C7. Our practice of not performing laminoplasty at C3 and C7 started after 2006 following the initial reports of possible axial neck pain associated with laminoplasty at these levels. If a C3 decompression was needed, a laminectomy was performed instead of laminoplasty. The cephalad portion of C7 lamina was undercut, if needed. The majority of the cases were index procedures (31, 91.2%), and three were revisions. There were no intraoperative complications. Average hospital stay was 1.6 days (range: 1 to 7, median 1).

Outcome Scores Preoperative NDI was a mean of 12.5 (median 10; ►Table 3). Higher scores on NDI indicate increasing disability. NDI improved to a mean of 10.1 (median 10, p < 0.1) at 6 weeks postoperatively and significantly improved to a mean of 8.5 (median 5, p < 0.002) at 1 year postoperatively. The NDI pain subscore was a mean of 1.3 preoperatively and improved to a mean of 0.87 at 6 weeks postoperatively and a mean 0.7 at 1-year follow-up. Compared with preoperative levels, the improvements at 6 week (p < 0.028) and 1 year (p < 0.007) were both significant.

Discussion Laminoplasty, a surgical technique pioneered in Japan, has gained popularity in the United States during the last two decades. One of the concerns associated with laminoplasty is the issue of persistent or de novo postoperative neck pain.1–9 For this reason, many spine surgeons have resisted laminoplasty. In our study group with a majority of patients with cervical spondylotic myelopathy, we sought to evaluate preoperative and postoperative neck pain following laminoplasty. Our study is one of few that applied the NDI,20 a validated outcome measure instrument, to quantify neck pain before and after laminoplasty. In keeping with the recommended indications for laminoplasty, preoperatively, our patients had relatively low NDI scores (less neck pain). Despite the already low baseline scores, the NDI scores improved significantly postoperatively. Significant improvements in overall NDI scores occurred at 1-year follow-up compared with preoperative NDI scores (mean: 12.5, median 10; 1 year post-operative mean: 8.5, median 5, p < 0.002). In addition, the values for the NDI pain subscore significantly improved from a mean of 1.3 preoperatively to a mean of 0.87 at 6 weeks (p < 0.028) and a mean of 0.7 at 1 year postoperatively (p < 0.007). Prior to surgery, neck pain was not a significant complaint among our patients (preoperative NDI 12.5, median 10), thus our data do not support the use of laminoplasty to treat patients with mye-

Mesfin et al.

lopathy whose chief clinical complaint is axial pain. However, our data do suggest that neck pain should not worsen after laminoplasty. In a small prospective randomized study,21 7 patients undergoing cervical laminectomy and fusion were compared with 9 patients undergoing open door laminoplasty. The NDI was one of the outcome measures used. The laminoplasty group compared with the fusion group was found to have a significant improvement in NDI score postoperatively. This improvement in NDI score is similar to our study’s finding, albeit only 9 patients were enrolled in this study compared with the 34 in our cohort. In a prospective series comparing patients undergoing anterior cervical decompression and fusion (n ¼ 64) to laminoplasty (n ¼ 52),22 the NDI was also one of the outcomes measures used. In this series at 6 months, the laminoplasty group did not have a significant improvement in NDI score compared with preoperative levels, in contrast to the anterior group. However, at the 2-year follow-up, significant improvements in NDI from preoperative values were noted. In our study, at 6 weeks no significant improvement in NDI score from preoperative values were noted. This lack of initial improvement may be due to the dissection of the posterior musculature and subsequent healing that occurs during the 6-week postoperative period. By the 1-year follow-up, there is significant improvement in the NDI scores because adequate postsurgical healing and recovery have occurred. Others have examined the issue of axial neck pain following laminoplasty, albeit without using the NDI instrument. Ohnari et al developed their own questionnaire to evaluate axial neck pain following laminoplasty.6 They administered this questionnaire to 51 patients in addition to collecting the Japanese Orthopaedic Association (JOA) score. They divided axial symptoms into pain, heaviness, stiffness, and other. They noted that 42 of the 51 subjects had postoperative axial symptoms. However, the JOA score did not worsen postoperatively. Hosono et al compared 37 patients undergoing C3–C7 laminoplasty with 54 patients undergoing C3–C6 laminoplasty.15 They did not use NDI to quantify neck pain and instead classified it as severe, moderate, and mild. Using this classification, they noted the C3–C7 group had 49% axial neck pain in the perioperative period versus 15% in the C3–C6 group. The authors credit C7 laminoplasty as a source of axial neck pain due to the insertion of trapezius and rhomboid muscles at C7 and connection to the scapula. By disruption of these muscular attachments, axial neck pain may result. Meanwhile, Takeuchi et al compared C3 laminectomy with C4–C7 laminoplasty and C3–C7 laminoplasty.10 There were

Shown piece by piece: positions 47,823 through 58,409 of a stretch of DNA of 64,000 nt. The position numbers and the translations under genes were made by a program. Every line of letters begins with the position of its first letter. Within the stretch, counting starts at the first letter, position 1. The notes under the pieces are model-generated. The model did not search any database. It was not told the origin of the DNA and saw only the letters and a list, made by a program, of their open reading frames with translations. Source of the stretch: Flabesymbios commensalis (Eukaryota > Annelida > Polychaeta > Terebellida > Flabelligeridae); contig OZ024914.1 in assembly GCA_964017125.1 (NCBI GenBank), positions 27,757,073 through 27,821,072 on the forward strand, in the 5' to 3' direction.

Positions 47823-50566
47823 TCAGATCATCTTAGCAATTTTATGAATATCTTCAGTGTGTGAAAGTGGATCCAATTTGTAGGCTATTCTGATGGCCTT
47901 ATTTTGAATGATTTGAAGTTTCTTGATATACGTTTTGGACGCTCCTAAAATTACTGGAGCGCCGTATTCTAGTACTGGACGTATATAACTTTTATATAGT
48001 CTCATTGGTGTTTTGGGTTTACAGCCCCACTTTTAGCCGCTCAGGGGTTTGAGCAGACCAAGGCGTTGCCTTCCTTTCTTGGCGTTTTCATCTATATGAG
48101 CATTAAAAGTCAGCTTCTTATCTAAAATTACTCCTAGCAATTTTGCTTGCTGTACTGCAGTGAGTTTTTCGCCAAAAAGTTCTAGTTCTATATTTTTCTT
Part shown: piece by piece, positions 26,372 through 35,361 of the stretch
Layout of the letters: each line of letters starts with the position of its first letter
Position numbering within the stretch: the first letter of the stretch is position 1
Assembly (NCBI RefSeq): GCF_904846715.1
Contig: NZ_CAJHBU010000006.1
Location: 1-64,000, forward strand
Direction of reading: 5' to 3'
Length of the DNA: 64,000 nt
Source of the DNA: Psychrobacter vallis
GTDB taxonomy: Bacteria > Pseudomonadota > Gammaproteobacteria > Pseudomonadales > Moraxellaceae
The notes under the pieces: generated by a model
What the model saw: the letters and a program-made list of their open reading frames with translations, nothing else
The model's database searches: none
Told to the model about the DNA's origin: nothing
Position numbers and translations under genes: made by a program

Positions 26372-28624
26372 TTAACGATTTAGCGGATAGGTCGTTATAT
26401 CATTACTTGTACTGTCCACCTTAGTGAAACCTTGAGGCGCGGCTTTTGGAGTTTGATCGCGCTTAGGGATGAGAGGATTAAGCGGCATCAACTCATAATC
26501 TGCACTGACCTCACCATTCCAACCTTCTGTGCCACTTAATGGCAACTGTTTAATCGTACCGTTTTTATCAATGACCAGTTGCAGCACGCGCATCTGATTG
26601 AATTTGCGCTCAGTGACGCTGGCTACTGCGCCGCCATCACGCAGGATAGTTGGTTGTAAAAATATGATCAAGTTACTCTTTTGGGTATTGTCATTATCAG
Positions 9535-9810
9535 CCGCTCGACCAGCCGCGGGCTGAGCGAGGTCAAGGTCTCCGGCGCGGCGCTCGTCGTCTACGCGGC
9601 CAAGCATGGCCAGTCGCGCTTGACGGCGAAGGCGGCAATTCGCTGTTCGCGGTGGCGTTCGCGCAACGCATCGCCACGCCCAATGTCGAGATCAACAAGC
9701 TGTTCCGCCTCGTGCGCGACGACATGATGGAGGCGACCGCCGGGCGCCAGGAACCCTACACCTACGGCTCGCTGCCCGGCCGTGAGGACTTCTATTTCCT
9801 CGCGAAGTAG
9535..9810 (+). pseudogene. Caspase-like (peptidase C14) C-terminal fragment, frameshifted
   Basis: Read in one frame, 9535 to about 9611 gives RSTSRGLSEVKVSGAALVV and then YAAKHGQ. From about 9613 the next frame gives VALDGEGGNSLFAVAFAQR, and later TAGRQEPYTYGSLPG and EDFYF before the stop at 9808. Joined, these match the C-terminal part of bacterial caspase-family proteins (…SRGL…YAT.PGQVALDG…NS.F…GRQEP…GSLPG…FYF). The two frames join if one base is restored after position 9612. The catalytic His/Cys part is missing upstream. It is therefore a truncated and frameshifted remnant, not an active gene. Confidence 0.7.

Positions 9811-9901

Table 3 NDI score and NDI pain subscore preoperatively and 6 weeks and 1 year postoperatively Preoperative score (points)

6 wk postoperative score (points)

p Value

1 y postoperative score (points)

p Value

NDI total score

12.5

10.1

0.109

8.5